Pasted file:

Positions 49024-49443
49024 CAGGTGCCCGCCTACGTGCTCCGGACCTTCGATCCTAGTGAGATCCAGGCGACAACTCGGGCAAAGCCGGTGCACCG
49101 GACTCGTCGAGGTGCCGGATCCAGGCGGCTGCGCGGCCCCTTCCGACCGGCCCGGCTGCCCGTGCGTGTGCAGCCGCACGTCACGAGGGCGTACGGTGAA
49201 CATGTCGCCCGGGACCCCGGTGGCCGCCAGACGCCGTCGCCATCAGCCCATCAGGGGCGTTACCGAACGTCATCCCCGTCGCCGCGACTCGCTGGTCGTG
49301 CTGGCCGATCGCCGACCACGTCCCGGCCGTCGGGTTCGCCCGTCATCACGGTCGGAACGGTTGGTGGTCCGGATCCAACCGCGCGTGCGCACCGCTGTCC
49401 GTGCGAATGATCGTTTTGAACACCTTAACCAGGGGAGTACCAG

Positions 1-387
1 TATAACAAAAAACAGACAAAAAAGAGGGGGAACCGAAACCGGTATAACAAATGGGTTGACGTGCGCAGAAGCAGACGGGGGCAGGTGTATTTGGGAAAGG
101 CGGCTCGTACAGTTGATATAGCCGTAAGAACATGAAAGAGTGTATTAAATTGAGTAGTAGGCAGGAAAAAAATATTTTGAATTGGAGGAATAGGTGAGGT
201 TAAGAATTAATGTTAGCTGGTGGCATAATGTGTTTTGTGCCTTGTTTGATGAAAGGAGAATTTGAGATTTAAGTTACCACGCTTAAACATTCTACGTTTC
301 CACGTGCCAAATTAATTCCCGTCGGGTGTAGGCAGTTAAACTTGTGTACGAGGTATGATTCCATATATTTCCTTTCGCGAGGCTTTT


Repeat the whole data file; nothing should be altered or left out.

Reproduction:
Positions 49024-49443
49024 CAGGTGCCCGCCTACGTGCTCCGGACCTTCGATCCTAGTGAGATCCAGGCGACAACTCGGGCAAAGCCGGTGCACCG
49101 GACTCGTCGAGGTGCCGGATCCAGGCGGCTGCGCGGCCCCTTCCGACCGGCCCGGCTGCCCGTGCGTGTGCAGCCGCACGTCACGAGGGCGTACGGTGAA
49201 CATGTCGCCCGGGACCCCGGTGGCCGCCAGACGCCGTCGCCATCAGCCCATCAGGGGCGTTACCGAACGTCATCCCCGTCGCCGCGACTCGCTGGTCGTG
49301 CTGGCCGATCGCCGACCACGTCCCGGCCGTCGGGTTCGCCCGTCATCACGGTCGGAACGGTTGGTGGTCCGGATCCAACCGCGCGTGCGCACCGCTGTCC
49401 GTGCGAATGATCGTTTTGAACACCTTAACCAGGGGAGTACCAG

Positions 1-387
1 TATAACAAAAAACAGACAAAAAAGAGGGGGAACCGAAACCGGTATAACAAATGGGTTGACGTGCGCAGAAGCAGACGGGGGCAGGTGTATTTGGGAAAGG
101 CGGCTCGTACAGTTGATATAGCCGTAAGAACATGAAAGAGTGTATTAAATTGAGTAGTAGGCAGGAAAAAAATATTTTGAATTGGAGGAATAGGTGAGGT
201 TAAGAATTAATGTTAGCTGGTGGCATAATGTGTTTTGTGCCTTGTTTGATGAAAGGAGAATTTGAGATTTAAGTTACCACGCTTAAACATTCTACGTTTC
301 CACGTGCCAAATTAATTCCCGTCGGGTGTAGGCAGTTAAACTTGTGTACGAGGTATGATTCCATATATTTCCTTTCGCGAGGCTTTT